Lightning is largely absent from Oregon this week. However, warm, dry weather will greet the hundreds of thousands of visitors arriving to see the eclipse of the sun on Aug. 21. Avoiding activities that can spark a wildfire is key to making the eclipse a safe and pleasant experience for all. One measure adopted to reduce the risk of wildfire is a temporary ban, now in effect, on all campfires in state parks





Saturday, September 10, 2011

Update on Cactus Mountain fire

The Cactus Mountain fire 17 miles northeast of Imnaha in NE Oregon is at 6,475 acres and 25 percent contained on Saturday morning.

Yesterday, fire command was transferred to NW Oregon Interagency Incident Management Team. Firefighting strategies and tactics were developed, with firefighter safety, and protecting private land, key elements of the plan. This fire is being managed with close cooperation with the Oregon Department of Forestry.


The objective is to keep this fire east of the Imnaha River, south and west of the Snake River, northeast of Cow Creek, and north of private lands. There are sensitive resources and historical structures that need protection in the next 2 operational periods.

Crews were successful in protecting the structures at Dug Bar yesterday, when the fire made a run in that direction, with focus on the Litch Ranch in Cow Creek. Temperatures today in the canyon are forecasted to be in the upper 90’s. Crews will work today to notify the hunters in the Lord Flat area, as a precautionary measure for public safety.

Cactus Mountain Fire Information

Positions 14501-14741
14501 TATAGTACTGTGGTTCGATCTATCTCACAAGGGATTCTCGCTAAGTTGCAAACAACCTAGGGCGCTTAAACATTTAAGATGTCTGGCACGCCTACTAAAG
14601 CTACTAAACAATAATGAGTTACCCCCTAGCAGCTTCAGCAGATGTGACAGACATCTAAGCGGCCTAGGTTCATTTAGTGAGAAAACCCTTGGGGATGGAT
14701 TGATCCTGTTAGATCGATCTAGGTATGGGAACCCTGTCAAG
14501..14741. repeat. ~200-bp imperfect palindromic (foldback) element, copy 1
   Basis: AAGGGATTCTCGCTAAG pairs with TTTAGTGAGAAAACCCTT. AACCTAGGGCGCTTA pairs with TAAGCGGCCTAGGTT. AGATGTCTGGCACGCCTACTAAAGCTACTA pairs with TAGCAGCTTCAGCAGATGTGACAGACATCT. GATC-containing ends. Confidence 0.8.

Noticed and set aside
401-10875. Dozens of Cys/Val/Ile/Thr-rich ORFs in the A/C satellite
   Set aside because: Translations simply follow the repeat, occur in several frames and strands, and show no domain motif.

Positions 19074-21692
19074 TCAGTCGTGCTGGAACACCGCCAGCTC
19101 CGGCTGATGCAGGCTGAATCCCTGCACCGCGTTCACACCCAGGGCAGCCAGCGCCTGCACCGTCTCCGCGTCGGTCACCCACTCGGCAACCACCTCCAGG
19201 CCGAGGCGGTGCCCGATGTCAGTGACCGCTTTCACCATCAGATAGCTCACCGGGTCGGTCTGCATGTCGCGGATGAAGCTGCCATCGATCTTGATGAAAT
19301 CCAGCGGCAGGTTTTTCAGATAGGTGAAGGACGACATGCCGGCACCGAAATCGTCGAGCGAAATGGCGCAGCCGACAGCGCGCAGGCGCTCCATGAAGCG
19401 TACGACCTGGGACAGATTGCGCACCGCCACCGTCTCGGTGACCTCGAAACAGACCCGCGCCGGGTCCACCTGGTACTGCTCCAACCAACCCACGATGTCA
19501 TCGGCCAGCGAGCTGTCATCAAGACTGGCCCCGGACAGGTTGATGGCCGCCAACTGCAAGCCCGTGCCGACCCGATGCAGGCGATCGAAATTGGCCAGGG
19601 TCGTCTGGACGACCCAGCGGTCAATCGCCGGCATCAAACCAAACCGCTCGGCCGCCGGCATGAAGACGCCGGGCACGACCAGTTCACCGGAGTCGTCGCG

(541) 432-6028
 cactusmtnfire0618@gmail.com

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The purpose of this blog is to provide breaking news about wildfire activity on the forestlands protected by the Oregon Department of Forestry. We invite you to post questions or comments you have about current wildfires. Please keep your posts civil and free of profanity. You are also welcome to contact us by email at: information@odf.state.or.us.

Current wildfire info

Cool, wet weather in the winter of 2016-17 ended Oregon's long drought and left a thick snowpack at higher elevations which will take some time to melt. However, even in non-drought years Oregon's warm, dry summers create conditions that allow for fire to start and spread. In an average summer firefighters still see almost a thousand fires on lands protected by the Oregon Department of Forestry.



What we do

Protection jurisdiction

The Oregon Dept. of Forestry protects 16 million acres of private and public forestlands from wildfire. This includes all private forestlands in Oregon as well as state- and local government-owned forests, along with 2.8 million acres of federal Bureau of Land Management lands in the western part of the state. There are about 30.4 million total acres of forest in Oregon.



Fire suppression policy

The department fights fire aggressively, seeking to put out most fires at 10 acres or smaller. This approach minimizes damage to the timber resource and fish and wildlife habitat, and protects lives and property. It also saves money. While suppressing large fires can cost millions of dollars, economic and environmental damage from wildfires can be many times greater.




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Oregon Dept. of Forestry's public information officers in Salem, Ore., maintain this blog. During the wildfire season, we spend much of our time reporting on fires and firefighting to news media and the public.